Way We Were: Park City’s fragile mining history | ParkRecord.com

Way We Were: Park City’s fragile mining history

Brian Buck, Park City Museum Researcher
Spiro Tunnel machine shop
The Spiro Tunnel machine shop under preservation and renovation construction, ca. 2005-2006. The building was converted to commercial space for the Sundance Institute and is still commercial space today. Photo credit: Park City Historical Society & Museum.
Spiro Tunnel machine shop

Mining in Park City began in earnest in the 1870s, and by 1903 the terrain around Park City hosted over 80 significant mine openings (shafts or tunnels), as mapped by the U.S. Geological Survey (John Mason Boutwell, 1912).  

At each of these mine openings, there were a variety of structures to support the mining operations, including shaft headframes, hoist and compressor houses, warehouses, maintenance shops, offices, and dwellings for mine employees.

The larger mines also included large buildings for mills and tramways. Photographs of the day show smaller operations with just a few structures up to large complexes like the Daly West and Silver King Coalition mines with as many as 20 separate structures at each mine.

But visit these same sites today, and you might see little evidence of these structures, such as their concrete foundations.

The most common reason most of these mining structures disappeared is that they were torn down by their owners when no longer needed or worth the cost of maintaining. A few of the former mining facilities were repurposed and still stand today. For example, the Spiro tunnel and Thaynes shaft were repurposed in the early 1960s for the “skiers’ subway” ski lift.

Three of the main mine drainage tunnels in the district are still maintained today as water sources. The former machine shop for the Spiro tunnel is also currently maintained as commercial space. One of the former boarding houses at the Silver King Coalition mine complex was moved to become the current Mid Mountain Lodge at PCMR.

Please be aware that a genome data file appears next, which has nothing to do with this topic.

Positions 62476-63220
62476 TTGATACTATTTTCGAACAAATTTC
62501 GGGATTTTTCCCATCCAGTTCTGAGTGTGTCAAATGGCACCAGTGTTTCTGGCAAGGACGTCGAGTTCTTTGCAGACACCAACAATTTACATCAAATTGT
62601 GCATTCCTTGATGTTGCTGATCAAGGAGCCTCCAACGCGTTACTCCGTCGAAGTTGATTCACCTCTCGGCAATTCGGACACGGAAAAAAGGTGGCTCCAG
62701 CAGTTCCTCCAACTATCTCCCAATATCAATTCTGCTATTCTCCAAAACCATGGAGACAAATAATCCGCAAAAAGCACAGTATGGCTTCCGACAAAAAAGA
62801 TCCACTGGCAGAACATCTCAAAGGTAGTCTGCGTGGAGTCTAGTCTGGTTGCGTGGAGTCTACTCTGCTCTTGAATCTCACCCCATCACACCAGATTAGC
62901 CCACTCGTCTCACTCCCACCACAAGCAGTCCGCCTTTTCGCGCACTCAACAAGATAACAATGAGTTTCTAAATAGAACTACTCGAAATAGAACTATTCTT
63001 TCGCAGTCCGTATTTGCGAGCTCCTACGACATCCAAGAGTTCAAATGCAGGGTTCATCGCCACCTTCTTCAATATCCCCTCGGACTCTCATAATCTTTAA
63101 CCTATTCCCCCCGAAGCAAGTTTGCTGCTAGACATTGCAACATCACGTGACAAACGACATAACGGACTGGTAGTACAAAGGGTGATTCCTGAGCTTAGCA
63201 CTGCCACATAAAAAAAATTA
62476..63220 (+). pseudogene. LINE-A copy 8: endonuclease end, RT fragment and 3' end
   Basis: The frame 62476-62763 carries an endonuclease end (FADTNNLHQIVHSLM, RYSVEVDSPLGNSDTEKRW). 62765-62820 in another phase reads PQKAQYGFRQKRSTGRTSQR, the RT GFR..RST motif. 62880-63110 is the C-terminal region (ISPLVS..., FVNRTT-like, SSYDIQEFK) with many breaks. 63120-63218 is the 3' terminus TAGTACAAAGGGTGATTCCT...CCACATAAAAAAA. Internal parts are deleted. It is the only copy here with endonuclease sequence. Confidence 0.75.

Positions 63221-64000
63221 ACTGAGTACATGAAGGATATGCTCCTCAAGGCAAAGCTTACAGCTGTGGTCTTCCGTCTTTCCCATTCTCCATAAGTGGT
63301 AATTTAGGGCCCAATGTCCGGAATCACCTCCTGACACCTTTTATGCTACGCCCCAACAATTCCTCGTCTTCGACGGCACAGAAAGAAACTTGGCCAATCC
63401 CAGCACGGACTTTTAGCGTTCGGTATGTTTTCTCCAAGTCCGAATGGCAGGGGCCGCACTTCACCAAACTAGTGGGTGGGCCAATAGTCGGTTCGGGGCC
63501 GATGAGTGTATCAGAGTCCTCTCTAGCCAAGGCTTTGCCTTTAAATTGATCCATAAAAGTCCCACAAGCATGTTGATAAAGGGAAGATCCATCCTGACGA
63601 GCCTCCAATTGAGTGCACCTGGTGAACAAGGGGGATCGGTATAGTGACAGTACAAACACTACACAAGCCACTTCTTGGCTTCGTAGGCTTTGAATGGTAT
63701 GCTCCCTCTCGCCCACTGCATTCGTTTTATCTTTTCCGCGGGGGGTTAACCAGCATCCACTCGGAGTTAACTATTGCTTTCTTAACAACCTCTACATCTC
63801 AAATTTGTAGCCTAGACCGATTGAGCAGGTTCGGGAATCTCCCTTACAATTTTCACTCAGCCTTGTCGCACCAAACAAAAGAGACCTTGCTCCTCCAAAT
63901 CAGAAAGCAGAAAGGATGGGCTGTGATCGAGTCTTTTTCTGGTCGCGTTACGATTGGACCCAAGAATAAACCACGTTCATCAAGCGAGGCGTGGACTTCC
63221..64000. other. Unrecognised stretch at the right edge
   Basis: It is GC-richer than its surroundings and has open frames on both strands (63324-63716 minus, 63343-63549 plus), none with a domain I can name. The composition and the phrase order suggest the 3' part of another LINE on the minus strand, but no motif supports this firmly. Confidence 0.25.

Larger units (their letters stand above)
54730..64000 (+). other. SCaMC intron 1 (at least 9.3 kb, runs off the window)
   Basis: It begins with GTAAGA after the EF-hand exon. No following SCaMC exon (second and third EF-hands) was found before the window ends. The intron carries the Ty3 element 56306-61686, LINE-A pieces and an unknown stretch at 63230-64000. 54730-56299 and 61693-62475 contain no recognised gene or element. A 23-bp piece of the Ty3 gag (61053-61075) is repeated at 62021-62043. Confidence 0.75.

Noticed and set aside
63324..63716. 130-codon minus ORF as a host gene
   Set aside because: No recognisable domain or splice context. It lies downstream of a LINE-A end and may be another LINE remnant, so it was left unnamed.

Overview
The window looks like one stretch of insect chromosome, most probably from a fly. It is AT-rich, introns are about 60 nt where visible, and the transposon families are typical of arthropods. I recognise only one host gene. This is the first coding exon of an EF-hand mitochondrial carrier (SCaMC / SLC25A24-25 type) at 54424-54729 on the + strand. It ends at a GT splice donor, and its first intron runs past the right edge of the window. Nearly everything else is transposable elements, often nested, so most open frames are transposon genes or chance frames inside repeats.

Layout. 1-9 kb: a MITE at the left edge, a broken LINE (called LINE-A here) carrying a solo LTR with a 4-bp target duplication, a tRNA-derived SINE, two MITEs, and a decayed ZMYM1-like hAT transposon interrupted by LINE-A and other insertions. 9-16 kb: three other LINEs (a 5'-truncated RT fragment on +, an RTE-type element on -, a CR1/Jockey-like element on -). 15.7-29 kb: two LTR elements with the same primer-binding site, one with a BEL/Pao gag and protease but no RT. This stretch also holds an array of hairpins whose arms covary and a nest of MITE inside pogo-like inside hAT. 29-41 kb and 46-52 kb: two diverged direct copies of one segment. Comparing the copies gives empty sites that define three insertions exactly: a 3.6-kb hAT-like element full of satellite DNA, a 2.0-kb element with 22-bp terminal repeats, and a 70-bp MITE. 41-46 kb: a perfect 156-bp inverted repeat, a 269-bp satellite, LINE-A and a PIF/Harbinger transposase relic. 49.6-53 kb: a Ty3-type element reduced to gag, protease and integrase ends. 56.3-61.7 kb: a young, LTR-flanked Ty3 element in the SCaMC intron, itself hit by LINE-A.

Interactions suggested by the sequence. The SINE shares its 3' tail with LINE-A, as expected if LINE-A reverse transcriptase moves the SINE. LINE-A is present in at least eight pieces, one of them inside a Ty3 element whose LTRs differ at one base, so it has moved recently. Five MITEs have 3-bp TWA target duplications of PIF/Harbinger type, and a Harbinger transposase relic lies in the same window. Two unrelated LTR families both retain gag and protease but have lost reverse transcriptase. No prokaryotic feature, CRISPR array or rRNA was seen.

Another culprit for the loss of structures is the severe winters in the Wasatch Back. Previously heated in wintertime, once the operations ceased and the buildings were cold, winter snows piled up on the roofs and against the walls, eventually leading to severe damage or collapse.

There are multiple examples of old mine buildings suffering from these types of damage, including the remaining Thaynes and Silver King buildings.

Every year, more of these buildings’ metal roofs and walls collapse. The same was true for the roof of the Judge Mine & Smelter Company building in lower Empire Canyon. Although the walls of this building were built of durable concrete, the roofing and roof trusses were failing until the Empire Pass Master Owners Association stepped up to repair the roof a few years ago.

Another reason for the demise of old mine structures is fire, as many of the important mining structures around Park City were constructed of wood. Each mine complex included multiple fire water sources and hydrants for emergencies, but it was hard to control once a major fire started.

Almost the entire surface plant of the Daly West mine and mill burned to the ground in December 1913 and was replaced by steel structures the following year. The recently raised Daly West headframe dates from that reconstruction.

Ironically, the only wood structures remaining at the former Daly West mine site are three small sheds that enclosed fire hydrants. Another major fire occurred in 1920 when the Silver King Coalition mill burned and was replaced entirely with the current but decaying steel structure in 1921.

There were other notable fires of mining facilities, but perhaps the most famous example of a local fire is the destruction of the Silver King Coalition Building in 1981. It was the iconic terminal for the Silver King Coalition aerial tramway that stood near the present site of the base of the Town Lift.

Physical evidence of Park City’s rich mining history is scarce, and the few remaining structures are imperiled for the above reasons (among others, including vandalism and underground shaft collapse).

The Friends of Ski Mountain Mining History, a committee of the Park City Museum, is performing the important mission of stabilizing the few remaining historic mining structures in Park City’s hills. Learn more about their mission and accomplishments to date at parkcityhistory.org/mining/. 

The Park City Museum and Friends of Ski Mountain Mining History are hosting an in-person lecture titled “Park City and Kennecott—Post-Mining Land Use at Two Historic Sites in Utah” given by Donovan Symonds, Amy J. Richins, and Michael G. Nelson on Wednesday, October 5 from 5-6 p.m. at their Education and Collections building at 2079 Sidewinder Drive. Register here.


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